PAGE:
alexa Loss of PTEN expression is an independent predictor of favourable survival in endometrial carcinomas.
Psychiatry

Psychiatry

Journal of Addiction Research & Therapy

Author(s): AkiyamaAbe A, Minaguchi T, Nakamura Y, Michikami H, Shikama A,

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Abstract BACKGROUND: We and others previously reported the prognostic significance of PTEN mutational status on favourable survival in endometrial carcinomas. Here, we demonstrate that loss of PTEN expression in immunohistochemistry is an independent prognostic marker for favourable survival in endometrial carcinomas. METHODS: We conducted immunohistochemical analyses of PTEN, PIK3CA, phosphorylated Akt (p-Akt), and p27 in primary endometrial carcinomas from 221 patients. Mutation of PTEN was analysed further. RESULTS: Expression of PTEN was lost in 56 patients (25\%), and PIK3CA was overexpressed in 159 patients (72\%). Overexpression of PIK3CA was associated with p-Akt overexpression (P<0.001), which was in turn associated with loss of nuclear p27 expression (P=0.028). Loss of PTEN expression was found to be associated with endometrioid histology (P=0.03), and was inversely associated with the presence of lymphovascular space invasion (P=0.03). Univariate and multivariate survival analyses revealed that factors of PTEN loss, age <70, histological grade 1, early International Federation of Gynecology and Obstetrics (FIGO) stage, and absence of lymphovascular invasion were independent prognostic indicators for better overall survival (P=0.03, 0.04, 0.01, <0.001, and 0.03, respectively). The subset analysis showed a stronger tendency of PTEN loss towards favourable survival in advanced-stage (III and IV) disease than in early-stage (I and II) disease (P=0.05 vs 0.14). Moreover, our mutational analysis demonstrated that PTEN expression loss was associated with PTEN-truncating mutations (P=0.03). CONCLUSION: The current observations further support the prognostic significance of PTEN aberration on favourable outcome in endometrial carcinomas, providing useful implications for the individualised management of the disease.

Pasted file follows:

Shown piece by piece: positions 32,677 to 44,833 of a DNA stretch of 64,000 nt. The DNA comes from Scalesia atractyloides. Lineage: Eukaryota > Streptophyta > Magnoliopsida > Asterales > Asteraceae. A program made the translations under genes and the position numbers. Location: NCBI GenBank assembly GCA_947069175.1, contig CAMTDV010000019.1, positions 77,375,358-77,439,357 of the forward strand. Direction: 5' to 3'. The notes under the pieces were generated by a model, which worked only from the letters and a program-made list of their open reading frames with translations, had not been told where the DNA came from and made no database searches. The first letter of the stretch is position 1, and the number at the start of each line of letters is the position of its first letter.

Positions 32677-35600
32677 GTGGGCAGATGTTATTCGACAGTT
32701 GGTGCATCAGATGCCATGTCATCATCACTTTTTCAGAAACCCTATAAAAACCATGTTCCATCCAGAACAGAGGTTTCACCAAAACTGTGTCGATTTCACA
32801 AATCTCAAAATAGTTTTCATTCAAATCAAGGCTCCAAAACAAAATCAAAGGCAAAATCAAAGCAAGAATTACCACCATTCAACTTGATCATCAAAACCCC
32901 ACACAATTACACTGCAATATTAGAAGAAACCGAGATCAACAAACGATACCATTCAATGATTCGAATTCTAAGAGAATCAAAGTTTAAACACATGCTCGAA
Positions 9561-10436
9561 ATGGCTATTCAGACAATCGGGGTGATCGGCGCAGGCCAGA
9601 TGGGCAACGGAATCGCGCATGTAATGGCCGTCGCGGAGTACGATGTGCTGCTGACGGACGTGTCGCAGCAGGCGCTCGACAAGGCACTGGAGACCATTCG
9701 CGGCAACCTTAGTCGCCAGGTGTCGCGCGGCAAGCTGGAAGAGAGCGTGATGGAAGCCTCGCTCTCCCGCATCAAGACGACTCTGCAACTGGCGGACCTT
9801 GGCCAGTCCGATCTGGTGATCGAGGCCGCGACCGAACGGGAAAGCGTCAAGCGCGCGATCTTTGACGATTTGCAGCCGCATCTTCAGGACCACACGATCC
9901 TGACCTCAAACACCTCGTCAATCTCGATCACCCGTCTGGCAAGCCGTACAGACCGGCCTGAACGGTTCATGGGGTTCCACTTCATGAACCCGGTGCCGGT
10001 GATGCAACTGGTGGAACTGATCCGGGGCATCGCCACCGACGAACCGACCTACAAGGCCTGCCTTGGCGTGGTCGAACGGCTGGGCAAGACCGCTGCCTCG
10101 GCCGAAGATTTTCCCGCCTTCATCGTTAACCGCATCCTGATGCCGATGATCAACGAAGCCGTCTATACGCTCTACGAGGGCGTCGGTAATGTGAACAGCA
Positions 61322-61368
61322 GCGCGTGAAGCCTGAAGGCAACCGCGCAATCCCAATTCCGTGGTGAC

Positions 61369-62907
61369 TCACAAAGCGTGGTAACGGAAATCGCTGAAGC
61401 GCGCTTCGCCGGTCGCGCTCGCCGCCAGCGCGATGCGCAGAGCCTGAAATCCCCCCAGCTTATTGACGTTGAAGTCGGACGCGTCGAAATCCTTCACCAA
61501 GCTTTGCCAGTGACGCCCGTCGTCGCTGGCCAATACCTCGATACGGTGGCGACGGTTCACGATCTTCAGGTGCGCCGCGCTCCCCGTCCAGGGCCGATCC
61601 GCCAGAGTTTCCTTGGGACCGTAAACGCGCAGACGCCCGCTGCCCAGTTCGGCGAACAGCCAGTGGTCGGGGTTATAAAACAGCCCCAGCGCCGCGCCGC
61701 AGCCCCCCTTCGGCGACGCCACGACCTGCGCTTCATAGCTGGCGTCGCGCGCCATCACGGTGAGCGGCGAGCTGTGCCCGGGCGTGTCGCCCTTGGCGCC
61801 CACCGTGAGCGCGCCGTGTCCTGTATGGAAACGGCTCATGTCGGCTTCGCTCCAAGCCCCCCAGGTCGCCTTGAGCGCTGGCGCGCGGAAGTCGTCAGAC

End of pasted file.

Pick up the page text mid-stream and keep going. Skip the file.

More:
This article was published in Br J Cancer and referenced in Journal of Addiction Research & Therapy

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